“It was just a normal morning. Almost exactly five years ago. I was making tea in the kitchen. Bobby was still in bed. And we get this knock on the door. I opened it up slowly, and saw the police standing there." 

My daughter kept speaking. I closed my computer and sat back in my chair. My son kept playing with his Rubik's cube but edged closer to where she was sitting on the deck, separated from us by a metallic fence.

"They went straight back to the bedroom, and walked up to Bobby. I heard them ask: ‘What’s your name?’ And he said, ‘Bobby Love.’ Then they said, ‘No. What’s your real name?’

Even my husband looked up from what he was doing.

We had arrived on the deck individually, no doubt hoping to give some moral support to my daughter in self-isolation.

"It didn’t make any sense. I’d been married to Bobby for forty years. He didn’t even have a criminal record. At this point I’m crying, and I screamed: ‘Bobby, what’s going on?’ Did you kill somebody?’ And he tells me: ‘This goes way back, Cheryl. Back before I met you. Way back.." 

Despite it being a sunny day, despite the fact that we were outside, each cradling high-tech devices, her reading aloud of one of the stories from the Instagram account of @humansofny  felt more like a scene from a London living room during the Great War. She was our radio and we were tuned in attentively.

Since that day, Covid 19 confinement has imposed aeons of family time: multiple opportunities for talking, sharing and debating. Not unlike when we went to live in France.


My intention in writing this is not to reduce the seriousness of the health pandemic that we are living through now, but back then, on arrival in France, there was fear, there was uncertainty, there were moments of intense frustration and even anger, there was little outside help and a lot of the information coming through to us was hard to understand.

There was also shared joy at minor successes, solace in diary writing and time to chew the fat around the dining room table or squashed into the car for our hour-long morning and afternoon trips to school or, thanks to an empty social calendar, to sit and have a coffee under the quince tree, or play 'pin the tail on the donkey' (map of the Haute Savoie region) in order to select a destination for a family outing...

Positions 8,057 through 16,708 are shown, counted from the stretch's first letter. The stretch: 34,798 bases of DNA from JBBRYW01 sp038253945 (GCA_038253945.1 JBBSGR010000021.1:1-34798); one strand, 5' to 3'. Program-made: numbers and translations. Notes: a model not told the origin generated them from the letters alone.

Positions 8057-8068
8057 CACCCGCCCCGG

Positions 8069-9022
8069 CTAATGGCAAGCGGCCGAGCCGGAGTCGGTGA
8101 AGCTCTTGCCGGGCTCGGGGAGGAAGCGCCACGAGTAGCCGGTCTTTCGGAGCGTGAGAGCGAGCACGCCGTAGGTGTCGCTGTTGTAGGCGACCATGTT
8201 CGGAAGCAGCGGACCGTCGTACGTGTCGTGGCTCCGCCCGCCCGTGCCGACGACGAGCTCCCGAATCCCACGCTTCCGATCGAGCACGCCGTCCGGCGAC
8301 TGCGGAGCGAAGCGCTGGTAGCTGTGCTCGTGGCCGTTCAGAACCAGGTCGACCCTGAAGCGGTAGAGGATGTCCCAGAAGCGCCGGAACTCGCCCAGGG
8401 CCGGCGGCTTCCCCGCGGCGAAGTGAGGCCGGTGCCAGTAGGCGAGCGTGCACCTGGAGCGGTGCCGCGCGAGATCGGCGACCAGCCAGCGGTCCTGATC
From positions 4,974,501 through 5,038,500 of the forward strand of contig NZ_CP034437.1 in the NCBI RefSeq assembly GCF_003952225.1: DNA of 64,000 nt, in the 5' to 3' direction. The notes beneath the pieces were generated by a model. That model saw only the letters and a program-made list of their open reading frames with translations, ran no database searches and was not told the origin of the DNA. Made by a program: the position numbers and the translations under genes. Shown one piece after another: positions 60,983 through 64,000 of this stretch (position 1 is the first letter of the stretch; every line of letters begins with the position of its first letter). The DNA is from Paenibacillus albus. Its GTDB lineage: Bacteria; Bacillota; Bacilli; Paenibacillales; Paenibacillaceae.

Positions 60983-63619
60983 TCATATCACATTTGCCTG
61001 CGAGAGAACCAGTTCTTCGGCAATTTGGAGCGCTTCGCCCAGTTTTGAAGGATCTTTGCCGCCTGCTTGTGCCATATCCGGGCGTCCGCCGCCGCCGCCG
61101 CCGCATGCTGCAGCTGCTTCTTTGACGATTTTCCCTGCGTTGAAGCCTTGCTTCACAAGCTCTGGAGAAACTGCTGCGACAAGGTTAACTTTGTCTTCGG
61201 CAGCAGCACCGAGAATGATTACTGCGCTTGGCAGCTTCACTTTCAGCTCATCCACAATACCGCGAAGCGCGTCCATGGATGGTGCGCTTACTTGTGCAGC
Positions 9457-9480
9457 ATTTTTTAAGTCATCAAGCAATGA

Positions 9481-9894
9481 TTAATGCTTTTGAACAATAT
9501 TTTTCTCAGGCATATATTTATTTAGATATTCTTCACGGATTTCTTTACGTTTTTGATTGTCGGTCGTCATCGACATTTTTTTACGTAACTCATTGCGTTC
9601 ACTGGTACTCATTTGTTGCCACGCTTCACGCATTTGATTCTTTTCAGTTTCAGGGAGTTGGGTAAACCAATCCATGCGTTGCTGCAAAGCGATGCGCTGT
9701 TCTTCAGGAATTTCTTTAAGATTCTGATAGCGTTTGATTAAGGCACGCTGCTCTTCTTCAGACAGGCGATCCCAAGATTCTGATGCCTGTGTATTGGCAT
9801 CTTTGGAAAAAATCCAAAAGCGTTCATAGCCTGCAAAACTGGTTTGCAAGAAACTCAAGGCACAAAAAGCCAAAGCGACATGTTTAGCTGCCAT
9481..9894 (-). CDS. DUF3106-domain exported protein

Just being there, living there, making it through each day was a great achievement and, with the exception of not being able to choose where to go, not unlike this period in our lives.

But, back to Bobby. What did happen 'way back', before he met Cheryl? I will give you the pleasure of heading to @humansofny to find out. (This excerpt is Part 1/11)

To read more of our family's French story, click here for your copy of 'But you are in France, Madame'.












Thursday, 19 March 2020

I was that girl




Its big steel pockets were filled, and filled me, with joy, but time was of the essence so my selection was haphazard. Sitting on the floor, I would start at the bottom and work diligently at building up an effective and sustainable rhythm: take, devour, replace, repeat. An occasional slight sideways push kept the turnstile in the 'ready' position.


Somewhere else in the store, my father, an important Maths professor, would be doing....mmm, I'm not too sure. In my mind, he did what he did. I was proud of him and that was as far as it went. I guess, though, he was buying books or stationery.

I nearly made it to the top of the stand once. Every other time, conscious of, but not distracted by, the coolness of the big white floor tiles, a dozen or so books would fly into and out of my hands before time was up and I'd be called to head to the bookstore door.

I would never be allowed to buy a book but we did have books in the house. Christmas would generally offer up one each and birthdays had potential too, but these books were so special and so revered that I couldn't bring myself to read them...much like the Easter eggs that I refused to eat and that I would then proudly place on the communal table for my very-long-time-from-Easter class Christmas party.

Time passed and priorities changed. Work, study and all the usual growing-up distractions took over. And, then came France....and time...and the re-discovery of libraries and books and reading.

Today, for many of us, although the circumstances are not right, we have been given a gift of time. What if we embraced that gift and turned it into a magical turnstile of possibility?

What if we opened up and savoured a book?



  • a great gym for the mind
  • a remedy against anxiety
  • a support to help traverse a difficult time *
*Article, in French, here


Share, talk, send messages, jokes and love. We need to feel strong connections from all over the world right now, but I'm convinced that, like the little girl in the bookstore, escaping into books will help too. #tryabook

PS I'd be upset for you to think that this blog was a ploy for you to buy my book. It isn't, but if you don't know our story and would like to find out more, 'But you are in France, Madame' is available in print or Kindle here








Tuesday, 18 February 2020

Brushes with fame



Sightings of and brief conversations with: it has been a big week for celebrity in my family. Nothing too deep and meaningful, but they have kept our little family group chats animated.